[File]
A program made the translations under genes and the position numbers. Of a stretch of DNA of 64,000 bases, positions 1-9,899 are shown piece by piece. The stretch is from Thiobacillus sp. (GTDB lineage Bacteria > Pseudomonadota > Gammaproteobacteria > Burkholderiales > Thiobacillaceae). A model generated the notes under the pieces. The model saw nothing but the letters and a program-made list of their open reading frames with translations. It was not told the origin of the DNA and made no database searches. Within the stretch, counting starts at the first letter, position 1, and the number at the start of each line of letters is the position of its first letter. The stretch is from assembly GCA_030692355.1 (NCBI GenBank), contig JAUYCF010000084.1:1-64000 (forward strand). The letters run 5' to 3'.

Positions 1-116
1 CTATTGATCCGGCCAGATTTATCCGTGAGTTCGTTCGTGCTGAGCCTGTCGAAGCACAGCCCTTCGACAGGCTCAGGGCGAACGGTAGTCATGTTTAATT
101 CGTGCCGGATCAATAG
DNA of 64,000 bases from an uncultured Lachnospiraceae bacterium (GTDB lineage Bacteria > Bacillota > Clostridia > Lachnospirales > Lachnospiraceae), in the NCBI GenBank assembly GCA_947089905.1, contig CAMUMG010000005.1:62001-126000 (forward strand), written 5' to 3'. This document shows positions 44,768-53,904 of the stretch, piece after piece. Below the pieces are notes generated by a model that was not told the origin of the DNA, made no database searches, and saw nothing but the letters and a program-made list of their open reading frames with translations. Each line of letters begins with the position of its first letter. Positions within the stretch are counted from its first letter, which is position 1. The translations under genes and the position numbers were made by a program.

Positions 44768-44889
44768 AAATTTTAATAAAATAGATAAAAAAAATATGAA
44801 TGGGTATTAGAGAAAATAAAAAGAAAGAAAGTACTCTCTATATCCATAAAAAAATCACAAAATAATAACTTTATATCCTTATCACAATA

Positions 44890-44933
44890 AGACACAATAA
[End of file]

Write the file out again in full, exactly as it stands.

A program made the translations under genes and the position numbers. Of a stretch of DNA of 64,000 bases, positions 1-9,899 are shown piece by piece. The stretch is from Thiobacillus sp. (GTDB lineage Bacteria > Pseudomonadota > Gammaproteobacteria > Burkholderiales > Thiobacillaceae). A model generated the notes under the pieces. The model saw nothing but the letters and a program-made list of their open reading frames with translations. It was not told the origin of the DNA and made no database searches. Within the stretch, counting starts at the first letter, position 1, and the number at the start of each line of letters is the position of its first letter. The stretch is from assembly GCA_030692355.1 (NCBI GenBank), contig JAUYCF010000084.1:1-64000 (forward strand). The letters run 5' to 3'.

Positions 1-116
1 CTATTGATCCGGCCAGATTTATCCGTGAGTTCGTTCGTGCTGAGCCTGTCGAAGCACAGCCCTTCGACAGGCTCAGGGCGAACGGTAGTCATGTTTAATT
101 CGTGCCGGATCAATAG
DNA of 64,000 bases from an uncultured Lachnospiraceae bacterium (GTDB lineage Bacteria > Bacillota > Clostridia > Lachnospirales > Lachnospiraceae), in the NCBI GenBank assembly GCA_947089905.1, contig CAMUMG010000005.1:62001-126000 (forward strand), written 5' to 3'. This document shows positions 44,768-53,904 of the stretch, piece after piece. Below the pieces are notes generated by a model that was not told the origin of the DNA, made no database searches, and saw nothing but the letters and a program-made list of their open reading frames with translations. Each line of letters begins with the position of its first letter. Positions within the stretch are counted from its first letter, which is position 1. The translations under genes and the position numbers were made by a program.

Positions 44768-44889
44768 AAATTTTAATAAAATAGATAAAAAAAATATGAA
44801 TGGGTATTAGAGAAAATAAAAAGAAAGAAAGTACTCTCTATATCCATAAAAAAATCACAAAATAATAACTTTATATCCTTATCACAATA

Positions 44890-44933
44890 AGACACAATAA